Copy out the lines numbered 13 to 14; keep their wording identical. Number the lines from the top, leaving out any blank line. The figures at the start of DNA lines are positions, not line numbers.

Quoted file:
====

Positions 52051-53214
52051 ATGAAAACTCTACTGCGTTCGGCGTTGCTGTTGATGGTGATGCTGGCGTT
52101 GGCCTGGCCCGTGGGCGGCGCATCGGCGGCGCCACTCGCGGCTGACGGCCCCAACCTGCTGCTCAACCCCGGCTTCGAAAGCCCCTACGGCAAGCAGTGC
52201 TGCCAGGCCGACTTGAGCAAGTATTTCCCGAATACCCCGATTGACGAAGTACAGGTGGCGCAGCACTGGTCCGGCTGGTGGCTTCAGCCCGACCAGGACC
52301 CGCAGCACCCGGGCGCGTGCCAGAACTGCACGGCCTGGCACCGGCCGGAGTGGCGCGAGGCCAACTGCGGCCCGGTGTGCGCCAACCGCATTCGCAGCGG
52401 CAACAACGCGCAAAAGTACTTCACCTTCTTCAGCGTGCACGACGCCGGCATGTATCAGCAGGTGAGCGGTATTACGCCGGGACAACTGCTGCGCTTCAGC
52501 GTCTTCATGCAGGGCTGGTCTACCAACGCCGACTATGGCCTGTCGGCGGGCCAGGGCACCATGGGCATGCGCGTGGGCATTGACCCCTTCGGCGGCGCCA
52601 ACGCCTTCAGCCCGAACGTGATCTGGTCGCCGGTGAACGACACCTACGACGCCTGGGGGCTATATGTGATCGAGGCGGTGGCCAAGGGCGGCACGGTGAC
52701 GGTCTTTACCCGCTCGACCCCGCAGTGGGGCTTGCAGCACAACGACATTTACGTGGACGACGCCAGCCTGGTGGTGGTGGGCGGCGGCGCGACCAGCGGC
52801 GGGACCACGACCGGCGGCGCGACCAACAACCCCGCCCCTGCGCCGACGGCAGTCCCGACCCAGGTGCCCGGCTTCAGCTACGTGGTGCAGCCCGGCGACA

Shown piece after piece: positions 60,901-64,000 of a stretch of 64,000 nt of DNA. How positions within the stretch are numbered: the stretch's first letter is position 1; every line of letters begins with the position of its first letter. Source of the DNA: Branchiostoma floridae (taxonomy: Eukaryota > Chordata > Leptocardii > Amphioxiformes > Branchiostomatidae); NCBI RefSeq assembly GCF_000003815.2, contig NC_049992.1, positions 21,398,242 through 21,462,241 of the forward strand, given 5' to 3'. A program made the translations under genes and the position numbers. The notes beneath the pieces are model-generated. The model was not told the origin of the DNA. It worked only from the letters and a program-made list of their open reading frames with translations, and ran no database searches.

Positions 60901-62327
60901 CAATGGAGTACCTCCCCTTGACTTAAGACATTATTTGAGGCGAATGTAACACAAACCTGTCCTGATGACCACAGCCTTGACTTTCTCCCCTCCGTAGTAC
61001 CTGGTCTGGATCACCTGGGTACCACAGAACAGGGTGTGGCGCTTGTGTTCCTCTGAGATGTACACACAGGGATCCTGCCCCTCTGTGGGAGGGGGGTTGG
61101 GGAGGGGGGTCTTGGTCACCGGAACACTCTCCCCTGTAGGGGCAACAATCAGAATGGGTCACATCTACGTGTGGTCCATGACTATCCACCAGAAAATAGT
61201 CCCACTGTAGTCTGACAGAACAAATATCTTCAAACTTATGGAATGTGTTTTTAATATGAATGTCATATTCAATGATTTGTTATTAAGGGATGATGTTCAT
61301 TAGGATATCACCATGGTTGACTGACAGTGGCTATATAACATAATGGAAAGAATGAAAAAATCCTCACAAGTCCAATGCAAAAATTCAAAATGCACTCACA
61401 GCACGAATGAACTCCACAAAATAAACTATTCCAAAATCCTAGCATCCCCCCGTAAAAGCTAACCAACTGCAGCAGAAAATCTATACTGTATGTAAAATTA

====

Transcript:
60901 CAATGGAGTACCTCCCCTTGACTTAAGACATTATTTGAGGCGAATGTAACACAAACCTGTCCTGATGACCACAGCCTTGACTTTCTCCCCTCCGTAGTAC
61001 CTGGTCTGGATCACCTGGGTACCACAGAACAGGGTGTGGCGCTTGTGTTCCTCTGAGATGTACACACAGGGATCCTGCCCCTCTGTGGGAGGGGGGTTGG